Getting the Job Done

I’ll begin by apologizing for my recent erratic schedule of posts. I have no excuse, but I do have a reason.

Book edits.

This particular project is taking longer than I anticipated. Probably because mentally I’ve moved ahead to my next book. I’m building a new story world and sorting through potential plot events. Characters are standing by, auditioning for parts and wondering if they’re going to be hired. It’s all very exciting.

The edit, however, pulls me back to a fictional world I no longer inhabit regularly. It’s like being on a tour (See 10 countries in 8 days!) and waking up on the bus to learn you’ve slept through Antwerp. It’s hard to go back when, emotionally, I’ve moved on.

If you think of a story as fabric, then the plotlines and characters are the warp and the weft. Revising any section requires cutting a hole in that mesh and then trying to reweave it so that the mended patch isn’t detectable.

It takes a lot of thought. A lot of mental reconstruction. Much pondering of questions such as, What did I intend her motivation to be in this scene? Why is she doing this? What if I have her do that instead? What will the consequences be if I move the sword from X to Y, and have I traced down all those later references in the story to keep the consistency intact? What color are the troll’s eyes? Was that only mentioned in Book #2?

When you’re wrapping up the conclusion to a trilogy, these questions become ever more convoluted. So you debate with yourself. You emotionally sift through the options, trying to keep them narrow because time is short and you need to finish. You resist the temptation to invent a new character and completely rewrite chapters 9 through 12, and you constantly doubt and question yourself on every decision you make.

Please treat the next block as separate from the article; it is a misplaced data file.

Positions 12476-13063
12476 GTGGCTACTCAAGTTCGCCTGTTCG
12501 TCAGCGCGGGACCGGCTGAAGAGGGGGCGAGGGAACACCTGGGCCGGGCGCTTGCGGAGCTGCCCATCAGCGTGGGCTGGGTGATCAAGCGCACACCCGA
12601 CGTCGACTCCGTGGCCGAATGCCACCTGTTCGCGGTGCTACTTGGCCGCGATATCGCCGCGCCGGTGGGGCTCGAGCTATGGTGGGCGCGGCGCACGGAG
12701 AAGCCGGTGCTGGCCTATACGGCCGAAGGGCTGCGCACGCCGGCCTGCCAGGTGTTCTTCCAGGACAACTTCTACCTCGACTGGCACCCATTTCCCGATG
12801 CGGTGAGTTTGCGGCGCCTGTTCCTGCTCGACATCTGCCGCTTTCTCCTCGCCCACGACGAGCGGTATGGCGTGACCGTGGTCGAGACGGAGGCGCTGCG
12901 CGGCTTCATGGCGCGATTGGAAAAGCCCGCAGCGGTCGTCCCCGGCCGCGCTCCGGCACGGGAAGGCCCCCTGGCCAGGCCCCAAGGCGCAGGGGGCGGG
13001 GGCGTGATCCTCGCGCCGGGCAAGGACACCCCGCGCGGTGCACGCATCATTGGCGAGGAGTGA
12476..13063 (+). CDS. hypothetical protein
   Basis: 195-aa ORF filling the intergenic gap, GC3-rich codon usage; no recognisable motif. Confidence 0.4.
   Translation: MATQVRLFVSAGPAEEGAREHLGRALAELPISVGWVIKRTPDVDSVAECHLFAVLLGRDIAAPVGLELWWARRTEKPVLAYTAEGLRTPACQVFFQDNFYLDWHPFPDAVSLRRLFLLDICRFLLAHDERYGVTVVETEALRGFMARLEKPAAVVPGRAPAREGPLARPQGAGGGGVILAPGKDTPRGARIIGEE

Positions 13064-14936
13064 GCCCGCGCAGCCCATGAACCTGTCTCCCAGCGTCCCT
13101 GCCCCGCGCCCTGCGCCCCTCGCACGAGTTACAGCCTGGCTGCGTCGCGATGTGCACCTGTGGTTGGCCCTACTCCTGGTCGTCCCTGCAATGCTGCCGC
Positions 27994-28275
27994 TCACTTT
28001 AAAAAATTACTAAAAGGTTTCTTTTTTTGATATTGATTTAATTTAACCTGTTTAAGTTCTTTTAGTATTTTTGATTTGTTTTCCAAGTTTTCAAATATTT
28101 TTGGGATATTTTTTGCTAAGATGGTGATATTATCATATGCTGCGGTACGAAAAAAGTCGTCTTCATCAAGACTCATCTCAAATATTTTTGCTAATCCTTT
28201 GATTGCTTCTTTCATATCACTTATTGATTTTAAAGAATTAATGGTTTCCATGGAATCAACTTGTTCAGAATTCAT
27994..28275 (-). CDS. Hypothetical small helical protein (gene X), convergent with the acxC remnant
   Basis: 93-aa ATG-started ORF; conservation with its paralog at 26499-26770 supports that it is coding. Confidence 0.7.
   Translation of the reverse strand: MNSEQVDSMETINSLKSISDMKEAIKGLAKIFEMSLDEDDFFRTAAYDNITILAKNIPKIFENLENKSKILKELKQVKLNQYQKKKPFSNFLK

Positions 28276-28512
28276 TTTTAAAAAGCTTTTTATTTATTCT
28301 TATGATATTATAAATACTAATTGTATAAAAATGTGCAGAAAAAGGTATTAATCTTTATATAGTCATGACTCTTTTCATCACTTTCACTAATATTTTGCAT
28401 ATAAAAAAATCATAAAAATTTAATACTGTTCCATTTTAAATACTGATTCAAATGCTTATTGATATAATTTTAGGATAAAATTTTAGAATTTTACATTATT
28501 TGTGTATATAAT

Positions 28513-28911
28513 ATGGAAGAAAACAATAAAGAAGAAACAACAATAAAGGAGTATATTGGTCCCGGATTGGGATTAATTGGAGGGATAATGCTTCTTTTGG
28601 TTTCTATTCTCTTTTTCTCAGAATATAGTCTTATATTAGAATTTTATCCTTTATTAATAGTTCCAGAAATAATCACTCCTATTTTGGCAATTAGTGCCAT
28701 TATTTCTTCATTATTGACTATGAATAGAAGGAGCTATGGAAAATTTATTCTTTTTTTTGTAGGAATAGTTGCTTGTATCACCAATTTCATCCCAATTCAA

I have writer friends who love the revision process. They scramble hastily through their rough drafts, eager to start rewrites and editing.

Conversely, I live for the rough draft, the raw, quick creation of story unfolding from my fingertips. Can I capture it all as I envision it? Can I type fast enough to keep up with the dialogue flowing through my mind? This character wants to throw a plot twist into the story. Do I allow it? Maybe I’d better. Will it all come out the way I want?

It’s like a hunt for big game. You plan carefully ahead of time while being aware that your quarry is wild and likely to react unexpectedly. At the end of the safari, I feel as though I’ve captured the story. Or at least enough of it.


To me, edits are the least-exciting aspect of the writing process. However, I recognize that you really are in the occupation where you belong if you can love (or at least embrace) the drudgery that goes with it.

That’s paraphrasing an old adage. I know also that what’s drudgery for one author is the sublime element for another. Being a professional means doing what’s best for the story, even after the thrill of creation is long faded.

Meanwhile, I’d better get back to work ….

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